With Li Morales, Essex Lourdes & Molly Goldberg of the San Francico-based collective HAVOQ
at QPIRG Concordia
1500 de Maisonneuve Ouest, suite 204
Presented in English and Spanish, with whisper translation into French
3 members of the San Francisco-based collective The Horizontal Alliance of Very Organized Queers (HAVOQ) are on the road, sharing stories and thoughts from their work at the intersections of queer and im/migrant experience. They will be presenting on their newly released Undoing Borders document and joining us for a conversation asking: What does queerness have to do with borders? Who profits off of laws & strategies that make more & more of us into criminals? How can we talk about ourselves and our place, our “worth,” in our communities without reinforcing heternormative and racist ideas about family, work, capitalism, and the state? Who’s included in (and excluded from) the mainstream LGBT & Immigrant Rights movements? How can we think about borders as part of larger cycles of violence?PRESENTER BIOS:
Li Morales is a descendant of displaced peoples across two continents. Li im/migrated with family from Mexicali to the state of California as a child and has continued to grapple with how humans meet our need to belong and matter across legacies of care, conflict and separation. Li is currently a body worker-in-training and most recently worked as a Safety Advocate at Community United Against Violence.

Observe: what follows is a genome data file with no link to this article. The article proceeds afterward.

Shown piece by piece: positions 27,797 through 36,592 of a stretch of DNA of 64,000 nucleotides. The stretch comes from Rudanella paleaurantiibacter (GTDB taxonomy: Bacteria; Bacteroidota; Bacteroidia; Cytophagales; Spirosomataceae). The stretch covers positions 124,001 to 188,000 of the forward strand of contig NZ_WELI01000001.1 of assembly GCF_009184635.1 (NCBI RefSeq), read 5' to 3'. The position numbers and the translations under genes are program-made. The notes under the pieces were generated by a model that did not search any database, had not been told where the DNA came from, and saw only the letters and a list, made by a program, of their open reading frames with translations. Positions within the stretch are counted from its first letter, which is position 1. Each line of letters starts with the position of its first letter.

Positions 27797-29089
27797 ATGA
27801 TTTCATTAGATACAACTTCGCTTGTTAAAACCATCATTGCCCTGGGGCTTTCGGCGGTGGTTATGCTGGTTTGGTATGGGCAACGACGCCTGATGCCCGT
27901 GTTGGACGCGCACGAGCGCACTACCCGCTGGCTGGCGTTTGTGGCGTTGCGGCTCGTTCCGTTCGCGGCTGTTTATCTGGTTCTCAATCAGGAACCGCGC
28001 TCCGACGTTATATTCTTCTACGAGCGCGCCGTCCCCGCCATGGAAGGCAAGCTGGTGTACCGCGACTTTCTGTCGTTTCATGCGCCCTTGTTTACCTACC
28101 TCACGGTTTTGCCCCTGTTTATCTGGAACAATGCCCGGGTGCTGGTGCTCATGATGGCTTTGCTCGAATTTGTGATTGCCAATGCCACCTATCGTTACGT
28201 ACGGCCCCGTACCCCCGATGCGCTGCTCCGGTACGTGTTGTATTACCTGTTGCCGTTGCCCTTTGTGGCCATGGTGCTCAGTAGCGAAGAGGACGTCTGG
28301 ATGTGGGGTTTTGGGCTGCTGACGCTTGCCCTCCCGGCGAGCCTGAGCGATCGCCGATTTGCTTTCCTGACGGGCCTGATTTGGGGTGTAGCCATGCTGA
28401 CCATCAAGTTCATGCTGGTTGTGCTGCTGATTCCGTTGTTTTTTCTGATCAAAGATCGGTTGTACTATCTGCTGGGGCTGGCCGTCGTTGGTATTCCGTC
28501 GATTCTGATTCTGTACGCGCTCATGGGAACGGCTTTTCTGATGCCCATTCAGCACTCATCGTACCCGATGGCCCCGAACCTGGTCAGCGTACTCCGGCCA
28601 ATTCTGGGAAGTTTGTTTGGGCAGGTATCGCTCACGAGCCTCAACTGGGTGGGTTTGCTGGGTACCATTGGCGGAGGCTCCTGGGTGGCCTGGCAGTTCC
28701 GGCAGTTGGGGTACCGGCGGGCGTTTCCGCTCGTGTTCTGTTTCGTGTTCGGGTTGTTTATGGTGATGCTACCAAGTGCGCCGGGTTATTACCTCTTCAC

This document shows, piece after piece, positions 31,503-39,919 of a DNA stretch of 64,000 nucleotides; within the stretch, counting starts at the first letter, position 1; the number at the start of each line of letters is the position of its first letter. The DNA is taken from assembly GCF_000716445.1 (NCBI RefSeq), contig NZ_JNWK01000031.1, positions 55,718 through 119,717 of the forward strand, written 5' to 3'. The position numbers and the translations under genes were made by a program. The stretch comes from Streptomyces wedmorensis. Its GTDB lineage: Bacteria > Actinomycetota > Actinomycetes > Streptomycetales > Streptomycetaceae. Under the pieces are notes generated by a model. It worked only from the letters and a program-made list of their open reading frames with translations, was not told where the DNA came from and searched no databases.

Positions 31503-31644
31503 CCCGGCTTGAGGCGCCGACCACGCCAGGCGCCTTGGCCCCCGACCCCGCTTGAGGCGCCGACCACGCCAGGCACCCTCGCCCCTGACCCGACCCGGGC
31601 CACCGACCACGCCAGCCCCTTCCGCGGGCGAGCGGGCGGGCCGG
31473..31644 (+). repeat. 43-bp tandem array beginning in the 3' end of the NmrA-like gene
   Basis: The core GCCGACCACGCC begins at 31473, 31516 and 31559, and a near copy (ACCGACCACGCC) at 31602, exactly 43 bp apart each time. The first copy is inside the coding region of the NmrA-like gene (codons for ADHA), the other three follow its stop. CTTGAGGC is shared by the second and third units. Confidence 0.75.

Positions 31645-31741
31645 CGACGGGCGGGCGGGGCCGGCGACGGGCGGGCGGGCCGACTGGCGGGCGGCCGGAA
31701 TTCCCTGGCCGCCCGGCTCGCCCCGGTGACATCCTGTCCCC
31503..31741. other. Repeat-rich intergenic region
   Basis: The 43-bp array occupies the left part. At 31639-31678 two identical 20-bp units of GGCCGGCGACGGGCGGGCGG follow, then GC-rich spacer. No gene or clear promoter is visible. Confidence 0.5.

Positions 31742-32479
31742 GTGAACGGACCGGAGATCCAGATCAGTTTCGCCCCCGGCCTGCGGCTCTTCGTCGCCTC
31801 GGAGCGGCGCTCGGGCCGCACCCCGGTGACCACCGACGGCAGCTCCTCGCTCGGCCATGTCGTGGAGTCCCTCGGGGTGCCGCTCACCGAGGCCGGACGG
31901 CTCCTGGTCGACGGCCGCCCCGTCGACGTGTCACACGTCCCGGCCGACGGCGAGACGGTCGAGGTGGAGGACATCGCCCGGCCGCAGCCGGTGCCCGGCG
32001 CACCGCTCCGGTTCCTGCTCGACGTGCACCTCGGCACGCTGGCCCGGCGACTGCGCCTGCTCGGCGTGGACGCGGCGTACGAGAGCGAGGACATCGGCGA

Essex Lourdes is a native of Detroit who has frequently migrated between Michigan and California. He explores the histories, struggles, and criminalization of marginalized identities, primarily Black/Queer/Femininity. He is currently exploring similar histories and shared experiences between the identities of African-American/citizen and immigrant/non-citizen.
Molly Goldberg grew up in northern Vermont, where the closest big city was in another country, and the border crossing used to be a stop sign. She has been organizing withHAVOQ since 2007 and has been volunteering to provide direct humanitarian aid to people migrating north through the Arizona/ Sonora border region since 2006. She writes about queer imaginations of family, community, and resistance
Undoing Borders is a collective writing project that began in 2007 when a group of us formed a contingent to the US/Mexico No Borders Camp in Calexico/Mexicali. We go by a lot of names—some people know us as the San Francisco chapter of Pride at Work. Some people know us as HAVOQ—usually translated as the Horizontal Alliance of Very (or Vaguely or Voraciously) Organized Queers. Whatever you know us as, we are a collective of queer people organizing together in the San Francisco Bay Area. This document is a project of our Migrant Justice Working Group— ten to twenty of us who have been working in a variety of ways to resist the violence created by the border both here in the Bay and in the borderlands. Info: http://www.